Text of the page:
If getting to a 3D course or springing for a life size target is out of your reach, you can still practice vital shot placement with paper targets or 2D targets. There are multiple styles of targets that show the vital shot placement available online and in most hunting good stores around the country. This makes it possible to quickly switch from practicing your shot on large game such as elk or bear to smaller game animals like deer or turkeys. Since the vital shot placement can alter from animal to animal, being able to change out these targets and even check your grouping on paper targets allows you to fine tune your shot placement and make adjustments as necessary.
This is also a great time to practice from an elevated position if you plan on hunting out of a tree stand or box blind, most commonly used for deer and bear hunting. Most of the time the vital shot placement changes when elevated, so it is important to practice not only from a seated or standing position but from different elevations as well. When you only have seconds to mentally adjust your vital shot placement when that buck of a lifetime appears in front of you, your adrenaline will be pumping and remembering to compensate for elevation isn’t something you want to forget at that moment.
Practicing with Broadheads
When you’re dialing in your bow at the range, practicing with your broadheads is a must. Since the difference in a few centimeters can mean a lung shot that will quickly cause the animal to expire, or a devastating and frustrating experience of non-recovery mentioned above. Most 3D targets are designed now to allow easier removal of broadheads or practice expandable broadheads.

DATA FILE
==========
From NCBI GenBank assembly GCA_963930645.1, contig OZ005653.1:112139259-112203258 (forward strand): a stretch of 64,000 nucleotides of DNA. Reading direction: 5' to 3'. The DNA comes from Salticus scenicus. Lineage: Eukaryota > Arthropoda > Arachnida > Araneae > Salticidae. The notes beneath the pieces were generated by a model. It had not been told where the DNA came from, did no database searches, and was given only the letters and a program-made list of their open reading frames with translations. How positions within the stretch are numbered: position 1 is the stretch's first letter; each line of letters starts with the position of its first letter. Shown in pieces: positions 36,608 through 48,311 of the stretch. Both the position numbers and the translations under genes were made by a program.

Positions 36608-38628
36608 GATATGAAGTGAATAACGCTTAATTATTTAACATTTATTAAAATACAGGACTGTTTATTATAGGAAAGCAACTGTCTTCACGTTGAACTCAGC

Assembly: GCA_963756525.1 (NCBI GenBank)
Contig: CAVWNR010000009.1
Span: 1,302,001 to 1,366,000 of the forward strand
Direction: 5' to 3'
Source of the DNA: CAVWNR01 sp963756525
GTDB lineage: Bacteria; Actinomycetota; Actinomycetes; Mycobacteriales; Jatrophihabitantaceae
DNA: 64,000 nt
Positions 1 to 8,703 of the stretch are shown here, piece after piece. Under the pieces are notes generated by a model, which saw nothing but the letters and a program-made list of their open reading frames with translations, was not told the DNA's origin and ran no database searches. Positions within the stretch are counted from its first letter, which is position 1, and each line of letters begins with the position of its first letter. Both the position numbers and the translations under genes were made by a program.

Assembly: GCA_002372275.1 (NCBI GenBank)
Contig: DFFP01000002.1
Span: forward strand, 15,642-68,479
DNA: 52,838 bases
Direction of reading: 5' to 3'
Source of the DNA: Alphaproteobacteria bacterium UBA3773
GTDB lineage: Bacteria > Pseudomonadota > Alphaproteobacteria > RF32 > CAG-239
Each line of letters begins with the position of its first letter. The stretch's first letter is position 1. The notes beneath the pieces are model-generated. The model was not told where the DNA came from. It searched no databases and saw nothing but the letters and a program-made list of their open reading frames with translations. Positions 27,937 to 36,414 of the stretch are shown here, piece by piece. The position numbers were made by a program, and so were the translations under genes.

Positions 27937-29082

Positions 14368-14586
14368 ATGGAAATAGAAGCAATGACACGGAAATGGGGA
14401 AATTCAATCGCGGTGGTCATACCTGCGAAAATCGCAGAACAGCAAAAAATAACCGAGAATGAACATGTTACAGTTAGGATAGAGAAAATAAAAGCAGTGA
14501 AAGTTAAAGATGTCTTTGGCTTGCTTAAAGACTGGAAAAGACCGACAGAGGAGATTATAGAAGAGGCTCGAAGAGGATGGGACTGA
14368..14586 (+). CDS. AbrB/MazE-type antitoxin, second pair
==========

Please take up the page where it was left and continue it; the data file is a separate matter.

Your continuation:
Since there is such a wide variety of North American game with different hide and muscle structures, they can require different broadheads for hunting. When practicing vital shot placement on North American game animals with your broadheads, it’s important to note the differences in shot placement and wound channel size between a fixed blade and a mechanical broadhead. Your arrow’s flight pattern may change when switching between these types of broadheads, so you should know which broadhead is best designed for the game animal being hunted and practice with that specific broadhead beforehand. If you’re worried about messing up your broadheads you intend to hunt with, there are practice blades available such as the G5 Outdoors T3 practice blades that do not expand and fly identical to the actual sharp blades you would hunt with.
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Having confidence in your broadheads flying true can make or break the mental game of bowhunting. While it’s certainly easier to shoot and remove field points from a target, it makes sense that you want to make sure that your broadheads are flying accurate and grouping as well. Shooting your broadheads can bring to light any issues in your bow or form that you can fine tune before you head out on your hunt and give you the confidence you need to make the shot.